Source: 3 Kinds of Jobs That Will Thrive as Automation Advances

"It’s the year 2038. The word “flavor” has fallen into disuse. Sugar is the new cigarettes, and we have managed to replace salt with healthy plants.
 We live in a society in which we eat fruit grown using genetics. We drink synthetic wine, scramble eggs that do not come from chickens, grill meat that was not taken from animals, and roast fish that never saw the sea."

Source: What the future of food will look like in 2038.

"There is something happening here that is deeper than any single algorithm. They are at the forefront of what, at times, appears to be almost a new philosophy. “God is the machine,” the researcher told me. “The black box is the truth. If it works, it works. We shouldn’t even try to work out what the machine is spitting out – they’ll pick up patterns we won’t even know about.”"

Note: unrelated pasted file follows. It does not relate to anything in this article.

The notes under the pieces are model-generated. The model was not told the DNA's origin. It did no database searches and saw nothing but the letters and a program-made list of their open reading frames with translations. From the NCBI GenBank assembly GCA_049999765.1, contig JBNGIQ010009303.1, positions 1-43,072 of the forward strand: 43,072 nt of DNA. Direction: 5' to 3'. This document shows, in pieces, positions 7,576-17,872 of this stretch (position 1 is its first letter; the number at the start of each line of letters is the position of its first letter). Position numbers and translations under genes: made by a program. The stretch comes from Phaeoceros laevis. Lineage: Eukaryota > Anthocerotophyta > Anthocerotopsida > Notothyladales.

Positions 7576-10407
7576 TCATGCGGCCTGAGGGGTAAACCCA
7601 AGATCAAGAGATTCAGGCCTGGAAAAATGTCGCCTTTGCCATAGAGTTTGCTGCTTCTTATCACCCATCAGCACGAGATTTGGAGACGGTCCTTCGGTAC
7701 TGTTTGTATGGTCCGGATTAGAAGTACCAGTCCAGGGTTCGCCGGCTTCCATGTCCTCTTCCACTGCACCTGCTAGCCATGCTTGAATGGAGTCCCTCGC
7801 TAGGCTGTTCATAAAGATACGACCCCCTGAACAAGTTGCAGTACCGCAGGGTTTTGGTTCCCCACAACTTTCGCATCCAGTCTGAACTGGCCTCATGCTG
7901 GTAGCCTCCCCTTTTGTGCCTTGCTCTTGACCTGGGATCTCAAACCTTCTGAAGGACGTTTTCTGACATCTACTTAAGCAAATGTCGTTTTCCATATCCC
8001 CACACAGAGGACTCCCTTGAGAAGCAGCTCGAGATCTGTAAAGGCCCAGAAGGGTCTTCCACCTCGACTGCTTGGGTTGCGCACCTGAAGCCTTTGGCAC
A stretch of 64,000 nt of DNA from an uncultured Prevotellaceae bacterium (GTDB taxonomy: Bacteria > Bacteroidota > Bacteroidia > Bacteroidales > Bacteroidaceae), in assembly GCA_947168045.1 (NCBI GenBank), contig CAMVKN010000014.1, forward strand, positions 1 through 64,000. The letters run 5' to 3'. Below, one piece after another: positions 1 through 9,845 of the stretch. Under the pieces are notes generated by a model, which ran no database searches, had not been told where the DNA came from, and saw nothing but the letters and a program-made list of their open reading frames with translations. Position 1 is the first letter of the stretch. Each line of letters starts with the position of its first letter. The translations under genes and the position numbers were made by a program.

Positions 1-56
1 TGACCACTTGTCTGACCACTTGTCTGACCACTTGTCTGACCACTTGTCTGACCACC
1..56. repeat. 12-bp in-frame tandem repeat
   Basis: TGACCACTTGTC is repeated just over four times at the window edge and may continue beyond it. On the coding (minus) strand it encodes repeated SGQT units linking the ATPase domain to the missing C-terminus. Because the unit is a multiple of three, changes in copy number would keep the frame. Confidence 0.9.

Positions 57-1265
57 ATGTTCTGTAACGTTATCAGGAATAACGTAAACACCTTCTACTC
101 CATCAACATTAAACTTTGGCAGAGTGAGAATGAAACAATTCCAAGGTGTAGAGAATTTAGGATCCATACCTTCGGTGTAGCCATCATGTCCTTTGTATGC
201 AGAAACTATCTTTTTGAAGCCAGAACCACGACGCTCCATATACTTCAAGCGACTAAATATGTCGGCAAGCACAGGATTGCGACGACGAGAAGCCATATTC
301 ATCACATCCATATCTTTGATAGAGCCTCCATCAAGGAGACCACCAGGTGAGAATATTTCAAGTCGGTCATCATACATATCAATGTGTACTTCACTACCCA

Source: The terrifying, hidden reality of Ridiculously Complicated Algorithms

Hack Your Metabolism & Lose Weight - Lumen

Amazing Links Worth Your Attention
Below is a selection of recommended reading that you can get by following Box of Amazing on Twitter.
Tech Links
Future Workwear Link

Facial Recognition Tech Catches Traveler With Fake Papers Link

Future elections may be swayed by intelligent, weaponized chatbots Link

Spotify and Netflix both make moves to reduce payments to Apple Link

4 Startups Using AI to Solve 4 Totally Different Problems Link

Uber and Airbus Enlist in Japan’s Flying-Car Plan Link